Growing heirloom zinnia seeds in your garden
- 30+ heirloom zinnia seed varieties
- Easy to grow
- Pollinator and hummingbird attractors
- Produces beautiful and exotic summer blooms
The best heirloom zinnias for a colorful garden
Heirloom zinnias are a gardener's dream since they are easy to cultivate from seed and maintain. Hummingbirds, butterflies, ladybugs, and bees are attracted to the beautiful flowers in a variety of colors and designs. These herbaceous annuals come in over 80 different kinds to suit any garden style. There's a zinnia for every need: tall, short, single, semi-double, and double flowered; huge, small—whatever you're seeking for, there's a zinnia for you. You could grow a different type each year and still have plenty of choices. It's no surprise that zinnias are one of the most widely grown plants on the globe. They've come a long way for a flower previously known as "sickness of the eyes."
Eden Brothers' Heirloom Lilliput Zinnia Seed Mix attracts butterflies, while the State Fair Zinnia Seed Mix or any of our big varieties create beautiful cut flowers. Try Eden Brothers' Heirloom Cherry Queen Zinnia Seeds or Canary Bird Zinnia Seeds for a splash of color, or go for a cottage garden look with Queen Lime Red Zinnia Seeds or the Heirloom Isn't This Romantic Zinnia Seed Mix.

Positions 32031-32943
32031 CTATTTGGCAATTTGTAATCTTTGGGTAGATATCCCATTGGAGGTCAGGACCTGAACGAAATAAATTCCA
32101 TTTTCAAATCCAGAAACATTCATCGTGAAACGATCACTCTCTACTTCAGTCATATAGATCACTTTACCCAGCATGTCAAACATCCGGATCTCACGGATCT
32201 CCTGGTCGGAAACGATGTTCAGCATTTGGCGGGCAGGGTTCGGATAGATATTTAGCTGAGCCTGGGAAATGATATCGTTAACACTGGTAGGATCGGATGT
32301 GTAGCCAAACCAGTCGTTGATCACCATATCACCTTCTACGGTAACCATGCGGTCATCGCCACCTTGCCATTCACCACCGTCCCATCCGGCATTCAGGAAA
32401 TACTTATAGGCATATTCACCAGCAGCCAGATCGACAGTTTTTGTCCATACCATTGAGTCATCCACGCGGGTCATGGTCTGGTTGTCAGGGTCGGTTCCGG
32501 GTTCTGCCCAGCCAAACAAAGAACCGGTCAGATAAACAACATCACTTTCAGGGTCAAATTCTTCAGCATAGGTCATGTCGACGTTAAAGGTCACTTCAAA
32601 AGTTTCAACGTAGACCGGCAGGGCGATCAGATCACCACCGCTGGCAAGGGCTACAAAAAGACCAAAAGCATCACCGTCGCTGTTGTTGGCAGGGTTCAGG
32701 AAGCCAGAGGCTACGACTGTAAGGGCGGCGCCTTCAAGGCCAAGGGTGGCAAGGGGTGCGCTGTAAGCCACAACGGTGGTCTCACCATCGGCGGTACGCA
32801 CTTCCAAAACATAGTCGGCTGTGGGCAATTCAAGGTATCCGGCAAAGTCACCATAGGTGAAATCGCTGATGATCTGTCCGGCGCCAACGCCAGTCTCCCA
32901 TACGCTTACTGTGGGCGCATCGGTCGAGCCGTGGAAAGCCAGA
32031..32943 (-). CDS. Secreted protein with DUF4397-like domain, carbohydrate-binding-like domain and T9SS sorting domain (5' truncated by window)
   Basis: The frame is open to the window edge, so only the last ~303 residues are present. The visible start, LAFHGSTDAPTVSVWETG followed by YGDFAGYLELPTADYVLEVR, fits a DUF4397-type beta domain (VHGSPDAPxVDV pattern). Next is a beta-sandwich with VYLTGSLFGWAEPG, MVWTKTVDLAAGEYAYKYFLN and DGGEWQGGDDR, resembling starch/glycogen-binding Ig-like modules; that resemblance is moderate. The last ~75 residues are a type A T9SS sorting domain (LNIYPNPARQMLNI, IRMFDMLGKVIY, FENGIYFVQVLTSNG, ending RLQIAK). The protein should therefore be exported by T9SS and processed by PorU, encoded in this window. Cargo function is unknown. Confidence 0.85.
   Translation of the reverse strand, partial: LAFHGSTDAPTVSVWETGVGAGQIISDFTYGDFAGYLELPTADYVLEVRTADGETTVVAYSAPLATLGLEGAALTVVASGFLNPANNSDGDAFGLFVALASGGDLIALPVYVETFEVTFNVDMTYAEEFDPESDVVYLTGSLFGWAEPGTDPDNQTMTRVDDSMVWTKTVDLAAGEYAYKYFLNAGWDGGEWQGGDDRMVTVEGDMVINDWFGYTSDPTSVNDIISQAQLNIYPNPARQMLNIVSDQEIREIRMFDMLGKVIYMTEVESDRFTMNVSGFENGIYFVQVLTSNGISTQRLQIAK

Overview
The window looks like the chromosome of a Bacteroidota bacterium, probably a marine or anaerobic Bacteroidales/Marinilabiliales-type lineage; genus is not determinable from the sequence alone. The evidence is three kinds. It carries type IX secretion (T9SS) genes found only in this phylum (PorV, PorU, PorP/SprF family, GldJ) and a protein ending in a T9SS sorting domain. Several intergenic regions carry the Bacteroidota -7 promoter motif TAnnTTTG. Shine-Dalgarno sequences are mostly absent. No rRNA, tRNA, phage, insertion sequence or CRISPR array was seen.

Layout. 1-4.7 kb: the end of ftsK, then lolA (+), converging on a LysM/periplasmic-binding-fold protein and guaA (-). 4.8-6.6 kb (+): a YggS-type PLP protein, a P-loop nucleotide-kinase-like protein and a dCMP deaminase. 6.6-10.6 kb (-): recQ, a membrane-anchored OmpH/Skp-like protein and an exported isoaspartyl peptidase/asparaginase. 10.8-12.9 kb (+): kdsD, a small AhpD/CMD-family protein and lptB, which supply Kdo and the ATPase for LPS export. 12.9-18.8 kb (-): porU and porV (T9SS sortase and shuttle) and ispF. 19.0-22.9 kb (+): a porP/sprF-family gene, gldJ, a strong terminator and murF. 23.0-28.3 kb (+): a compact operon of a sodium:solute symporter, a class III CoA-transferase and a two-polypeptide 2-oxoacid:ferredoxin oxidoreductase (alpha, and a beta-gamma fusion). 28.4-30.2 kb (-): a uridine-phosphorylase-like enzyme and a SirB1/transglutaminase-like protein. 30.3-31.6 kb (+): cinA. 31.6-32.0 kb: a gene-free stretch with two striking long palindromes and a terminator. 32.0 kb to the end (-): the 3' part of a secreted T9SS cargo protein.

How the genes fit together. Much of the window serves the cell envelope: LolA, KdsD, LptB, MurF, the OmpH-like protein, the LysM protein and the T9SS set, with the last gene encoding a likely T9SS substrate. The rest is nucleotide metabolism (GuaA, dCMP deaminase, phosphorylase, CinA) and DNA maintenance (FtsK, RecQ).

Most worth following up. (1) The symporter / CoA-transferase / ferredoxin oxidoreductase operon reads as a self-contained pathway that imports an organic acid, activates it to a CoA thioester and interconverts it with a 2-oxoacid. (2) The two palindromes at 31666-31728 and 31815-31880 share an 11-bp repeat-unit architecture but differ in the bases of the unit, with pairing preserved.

Great companion plants for heirloom zinnias
Plant your heirloom zinnias beside pest-prone vegetables like tomatoes and peppers . These lovely blossoms attract helpful wasps and keep hungry beetles away from your hard work. Plant zinnias alongside dahlias (such as Eden Brothers' Wizard of Oz Dahlia Bulbs or Shirley Mix Dahlia Bulbs ) or Eden Brothers' Single China Aster Seed Mix in strictly flower gardens.
What to know about growing heirloom zinnias
When all risk of freezing conditions has passed, direct sow heirloom zinnia seeds a week or so after the final frost date. Flowering may be prolonged through succession planting, which replaces faded flowers with fresh blooms. Plant on compost-enriched soil in a sunny location. Seeds germinate in a short amount of time. Thin seedlings once they've established themselves to allow for air circulation. To stimulate development, keep the soil wet and deadhead on a regular basis. Allow several flowers to fade and dry fully before the first harsh frost if you want your plants to self-seed. Seed heads will form and disperse seeds.
Planting locations for heirloom zinnias
Zinnia seeds work best in a massed planting, as an edging, or as container plants. Continue to sow heirloom zinnias all summer long, and you'll enjoy blooming till frost!
For more information about planting, growing, and caring for heirloom zinnia flower seed, see our Zinnia Seeds Planting Guide.